You’ll see parks and markets and the oldest theater in the US, the Historic Savannah Theater which is still producing nightly shows.  There is so much to see on this tour, you will probably need two days to see it.  The two-day Hopper Pass will give you plenty of time.

Historical Points of Interest in Williamsburg

If you’re interested in learning the history of this great country, there is no better place than traveling to one of the original thirteen colonies, and the city of Williamsburg, Virginia makes its name off of the rich historical activities and locations available in the area! Here are just a few lesser-known historical points of interest in the area:

The Capitol Building

The Williamsburg Capitol is easily recognized as you draw nearer to the building. Its weathered exterior shows its age and history, as it has not been used as a capitol since 1779 when the capitol was moved to Richmond. It was used for several purposes after that, including an admiralty court, law school, military hospital, grammar school, and female academy, and throughout the years, it has been reconstructed and refurnished into what it is today. Now, it is a popular tourist site for visitors of all ages to learn of the Capitol’s role in Virginian colonial government and in the American Revolution.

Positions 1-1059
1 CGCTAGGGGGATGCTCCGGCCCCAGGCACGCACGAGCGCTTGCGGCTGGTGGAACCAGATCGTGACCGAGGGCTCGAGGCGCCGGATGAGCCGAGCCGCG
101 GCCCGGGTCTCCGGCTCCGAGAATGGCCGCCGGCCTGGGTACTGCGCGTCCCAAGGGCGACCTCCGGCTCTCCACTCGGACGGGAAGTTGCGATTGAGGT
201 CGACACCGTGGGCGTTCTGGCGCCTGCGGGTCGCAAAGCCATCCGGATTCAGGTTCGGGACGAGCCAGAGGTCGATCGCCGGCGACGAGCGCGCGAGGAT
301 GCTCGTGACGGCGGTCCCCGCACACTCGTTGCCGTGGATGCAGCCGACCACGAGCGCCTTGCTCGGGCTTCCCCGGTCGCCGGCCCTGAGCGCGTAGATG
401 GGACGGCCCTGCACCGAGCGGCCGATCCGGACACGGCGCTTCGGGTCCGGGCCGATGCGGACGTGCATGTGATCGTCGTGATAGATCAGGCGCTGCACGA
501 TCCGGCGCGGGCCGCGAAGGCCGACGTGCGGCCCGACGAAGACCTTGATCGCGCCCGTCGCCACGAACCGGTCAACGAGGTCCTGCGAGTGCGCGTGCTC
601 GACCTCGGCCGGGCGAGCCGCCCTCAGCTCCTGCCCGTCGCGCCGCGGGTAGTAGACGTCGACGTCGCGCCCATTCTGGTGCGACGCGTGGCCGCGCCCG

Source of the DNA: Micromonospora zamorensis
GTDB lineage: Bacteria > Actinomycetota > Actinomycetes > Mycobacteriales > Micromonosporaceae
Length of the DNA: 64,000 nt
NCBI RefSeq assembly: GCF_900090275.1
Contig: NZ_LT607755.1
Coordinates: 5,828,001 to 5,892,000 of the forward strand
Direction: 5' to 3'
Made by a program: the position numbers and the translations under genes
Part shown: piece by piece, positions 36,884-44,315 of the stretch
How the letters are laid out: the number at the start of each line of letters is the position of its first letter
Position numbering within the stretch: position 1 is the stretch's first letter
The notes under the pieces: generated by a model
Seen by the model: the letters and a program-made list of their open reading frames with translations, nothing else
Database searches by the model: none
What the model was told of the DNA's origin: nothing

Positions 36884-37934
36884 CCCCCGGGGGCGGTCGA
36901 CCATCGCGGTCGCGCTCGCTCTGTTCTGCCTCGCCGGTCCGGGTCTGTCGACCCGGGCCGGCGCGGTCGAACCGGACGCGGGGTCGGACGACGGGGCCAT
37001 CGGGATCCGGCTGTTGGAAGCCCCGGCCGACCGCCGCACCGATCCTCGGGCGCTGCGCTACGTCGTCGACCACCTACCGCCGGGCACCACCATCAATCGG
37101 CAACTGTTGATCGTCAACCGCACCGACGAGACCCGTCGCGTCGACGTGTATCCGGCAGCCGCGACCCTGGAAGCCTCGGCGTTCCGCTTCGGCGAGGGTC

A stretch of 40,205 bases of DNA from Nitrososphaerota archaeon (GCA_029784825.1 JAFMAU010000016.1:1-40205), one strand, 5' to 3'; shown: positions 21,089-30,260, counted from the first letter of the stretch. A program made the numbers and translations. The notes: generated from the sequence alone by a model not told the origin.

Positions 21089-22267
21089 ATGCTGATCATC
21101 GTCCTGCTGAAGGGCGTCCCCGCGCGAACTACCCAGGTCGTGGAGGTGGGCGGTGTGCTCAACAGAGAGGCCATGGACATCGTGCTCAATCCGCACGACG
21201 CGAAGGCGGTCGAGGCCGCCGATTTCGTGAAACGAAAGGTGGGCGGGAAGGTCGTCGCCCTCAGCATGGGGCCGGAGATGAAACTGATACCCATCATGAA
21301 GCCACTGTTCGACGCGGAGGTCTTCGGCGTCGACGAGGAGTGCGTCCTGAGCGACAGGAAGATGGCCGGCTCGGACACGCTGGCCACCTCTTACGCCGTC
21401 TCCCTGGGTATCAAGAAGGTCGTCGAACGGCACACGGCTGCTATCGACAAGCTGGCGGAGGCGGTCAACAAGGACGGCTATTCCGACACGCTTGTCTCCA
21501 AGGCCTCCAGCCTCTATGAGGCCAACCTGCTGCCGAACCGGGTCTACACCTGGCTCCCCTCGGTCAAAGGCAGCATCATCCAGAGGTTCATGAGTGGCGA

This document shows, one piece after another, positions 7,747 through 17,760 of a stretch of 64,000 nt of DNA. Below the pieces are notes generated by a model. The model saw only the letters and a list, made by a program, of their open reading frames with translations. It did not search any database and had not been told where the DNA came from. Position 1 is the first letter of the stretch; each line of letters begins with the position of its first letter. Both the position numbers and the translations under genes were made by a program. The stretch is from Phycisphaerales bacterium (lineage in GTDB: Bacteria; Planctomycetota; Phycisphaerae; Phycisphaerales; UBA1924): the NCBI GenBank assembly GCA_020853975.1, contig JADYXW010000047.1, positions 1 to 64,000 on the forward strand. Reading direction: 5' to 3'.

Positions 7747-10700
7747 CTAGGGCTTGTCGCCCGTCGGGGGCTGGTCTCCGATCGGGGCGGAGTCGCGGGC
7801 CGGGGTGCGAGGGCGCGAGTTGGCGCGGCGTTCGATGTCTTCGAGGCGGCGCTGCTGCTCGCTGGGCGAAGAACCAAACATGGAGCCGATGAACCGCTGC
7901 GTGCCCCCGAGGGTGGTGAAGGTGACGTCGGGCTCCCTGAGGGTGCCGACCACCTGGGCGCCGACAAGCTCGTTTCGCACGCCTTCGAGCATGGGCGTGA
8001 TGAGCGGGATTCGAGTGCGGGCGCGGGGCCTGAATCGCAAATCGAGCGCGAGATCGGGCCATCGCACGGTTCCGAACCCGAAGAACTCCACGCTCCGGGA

Raleigh Tavern

Established in 1717, the Raleigh Tavern served as a meeting, dining, gaming, and dancing facility for colonial Virginians, and even young Thomas Jefferson frequented the tavern during his years a student at William and Mary. Even General Washington was a frequent diner at the tavern, as well as several other famous people throughout history. In 1859, the original structure was destroyed in a fire, and restoration began in 1926. Now, the reconstruction and furnishings are historically accurate.

Governor’s Palace

Completed in 1722, the Virginia Governor’s Palace instantly become one of the most elegant and impressive buildings in colonial America. Clearly a statement of power, the palace has impressive gates, grounds, and chambers inside. After undergoing various renovations over the years, the role changed in 1780 after the government moved to Richmond. The palace served as a hospital for soldiers in the Battle of Yorktown, and more than 150 are buried in the palace garden. Later that year in 1781, the building was destroyed by fire, and it was reconstructed in the mid-1900s as an exhibition site that includes artifacts and décor. Past governors who lived there include Thomas Jefferson, Patrick Henry, Robert Dinwiddie, Hugh Drysdale, Alexander Spotswood, and others.